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Are Successful Original Cable Shows Marginalizing DR?

30 Sep, 2009 By: Steven Chester Response This Week


If you were to imagine a graph that showed viewership for the summer months on broadcast and cable networks that feature original series, what would it look like? The answer would be a giant X. During the summer months, viewers are leaving broadcast to go to networks like USA, Food Network and TNT – due to the amount of original and outstanding programming.

If you focus on the four major broadcast networks, you will see a very steady downward trend during June, July and August. Broadcast is losing more and more viewers. NBC’s numbers during the 2008 Olympics have to be discounted due to the huge 70-percent boost the network received. If you actually graph these numbers for the four networks during the past four years – rather just imagining what one might look like – it is very clear that broadcasters are headed to the southeast point on the X, while the three cable nets mentioned, as well as others, are all headed to the northeast point. Any other network with original programs like Damages on FX or My Boys on TBS is likely to score similarly.

After ABC passed on the show Monk in 2001, USA Network picked it up and began something that would change television forever. There had been cable originals before Monk, but none had been as widely successful. The show found a huge fan base, almost a cult-like following, for several years. Then in 2005, TNT introduced an original of its own, and history was made once again. At the time, the premiere of The Closer was the highest rated scripted cable telecast of all time. The cable networks caught on, and within two years there were dozens of original scripted shows on cable.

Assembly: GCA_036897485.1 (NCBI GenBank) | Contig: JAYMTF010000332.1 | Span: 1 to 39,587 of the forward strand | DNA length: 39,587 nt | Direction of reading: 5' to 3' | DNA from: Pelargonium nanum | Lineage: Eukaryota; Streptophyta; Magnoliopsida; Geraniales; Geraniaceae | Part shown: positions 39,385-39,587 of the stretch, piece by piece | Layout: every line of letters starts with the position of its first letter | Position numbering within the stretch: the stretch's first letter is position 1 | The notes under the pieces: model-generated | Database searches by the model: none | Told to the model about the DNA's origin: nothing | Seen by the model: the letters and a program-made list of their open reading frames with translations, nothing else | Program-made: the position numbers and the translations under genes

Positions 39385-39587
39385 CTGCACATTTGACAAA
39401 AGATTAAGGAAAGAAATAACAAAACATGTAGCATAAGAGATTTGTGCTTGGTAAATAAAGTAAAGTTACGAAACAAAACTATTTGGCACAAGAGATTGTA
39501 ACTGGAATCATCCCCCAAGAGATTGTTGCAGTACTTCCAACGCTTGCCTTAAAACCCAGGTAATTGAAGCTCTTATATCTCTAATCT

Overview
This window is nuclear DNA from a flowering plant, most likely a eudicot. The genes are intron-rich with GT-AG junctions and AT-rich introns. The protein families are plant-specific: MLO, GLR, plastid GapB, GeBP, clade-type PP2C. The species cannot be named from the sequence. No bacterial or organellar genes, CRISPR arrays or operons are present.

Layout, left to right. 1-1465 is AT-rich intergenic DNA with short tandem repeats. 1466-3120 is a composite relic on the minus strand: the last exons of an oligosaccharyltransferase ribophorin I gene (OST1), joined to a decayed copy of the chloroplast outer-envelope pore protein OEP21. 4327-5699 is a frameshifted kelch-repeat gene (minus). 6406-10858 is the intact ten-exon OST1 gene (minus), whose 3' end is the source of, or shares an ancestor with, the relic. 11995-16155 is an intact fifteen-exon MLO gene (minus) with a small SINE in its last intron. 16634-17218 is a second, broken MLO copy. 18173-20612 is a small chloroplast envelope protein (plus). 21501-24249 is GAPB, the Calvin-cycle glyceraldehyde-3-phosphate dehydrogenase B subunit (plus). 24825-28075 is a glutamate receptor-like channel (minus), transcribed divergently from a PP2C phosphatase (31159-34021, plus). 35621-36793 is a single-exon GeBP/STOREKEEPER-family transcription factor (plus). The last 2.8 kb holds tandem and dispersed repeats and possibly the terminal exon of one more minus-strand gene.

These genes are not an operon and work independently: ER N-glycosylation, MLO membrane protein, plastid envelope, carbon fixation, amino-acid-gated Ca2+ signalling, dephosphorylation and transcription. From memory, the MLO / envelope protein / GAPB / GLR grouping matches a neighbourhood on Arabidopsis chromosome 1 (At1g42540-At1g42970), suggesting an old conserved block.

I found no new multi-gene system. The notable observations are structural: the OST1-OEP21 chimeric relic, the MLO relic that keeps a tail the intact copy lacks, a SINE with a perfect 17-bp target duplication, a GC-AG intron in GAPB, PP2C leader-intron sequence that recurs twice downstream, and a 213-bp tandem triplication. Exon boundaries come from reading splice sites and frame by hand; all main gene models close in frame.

While this is a positive for the cable networks, what does it mean for direct response? It means that as viewership slowly increases on cable, rates will increase as well. After all, if more people watch, cable networks know they can get more for their advertising real estate. In addition to the rates on the dayparts these originals run in, the surrounding daypart rates will likewise be affected. When a network skyrockets in its prime rates, you can be sure that late fringe is soon to follow. It’s only natural that some viewers will stick around to see what’s on next after the program they tuned in for.

Rising rates in no way correlates to response, and the past three years reflect that. Since 2007, there has been a more than 20-percent drop in summer response rates each year – and the trend does not appear to be changing. There was a huge 26-percent drop in response during the summer months of 2009.

So at what point will DR be priced out of these networks? As more and more cable networks move to original programming, they seem to be following a script: get better original programming; increase viewership; and increase advertising rates to reflect new viewership levels. Eventually they will price out many of their DR advertisers and be left with surplus inventory available to general advertisers.

With many broadcast networks not working with 120-second spots during prime, is DR left somewhere in the middle? If broadcasters stick with their reluctance to accept DR spots, and the prices for desirable dayparts on cable go above the DR threshold, where will DR advertisers go for their inventory? They will be forced to seek out lesser-viewed dayparts and response may fall further.

There will likely be advertisers who pick up the slack that DR might leave, so the cable nets may not feel any of the loss. Broadcast’s loss may well equal cable’s gain, but DR may be the one hurt the most in the long run.

Steven Chester is a media analyst at Lockard & Wechsler Direct in Irvington, N.Y. He can be reached at schester@lwdirect.com.


About the Author: Steven Chester


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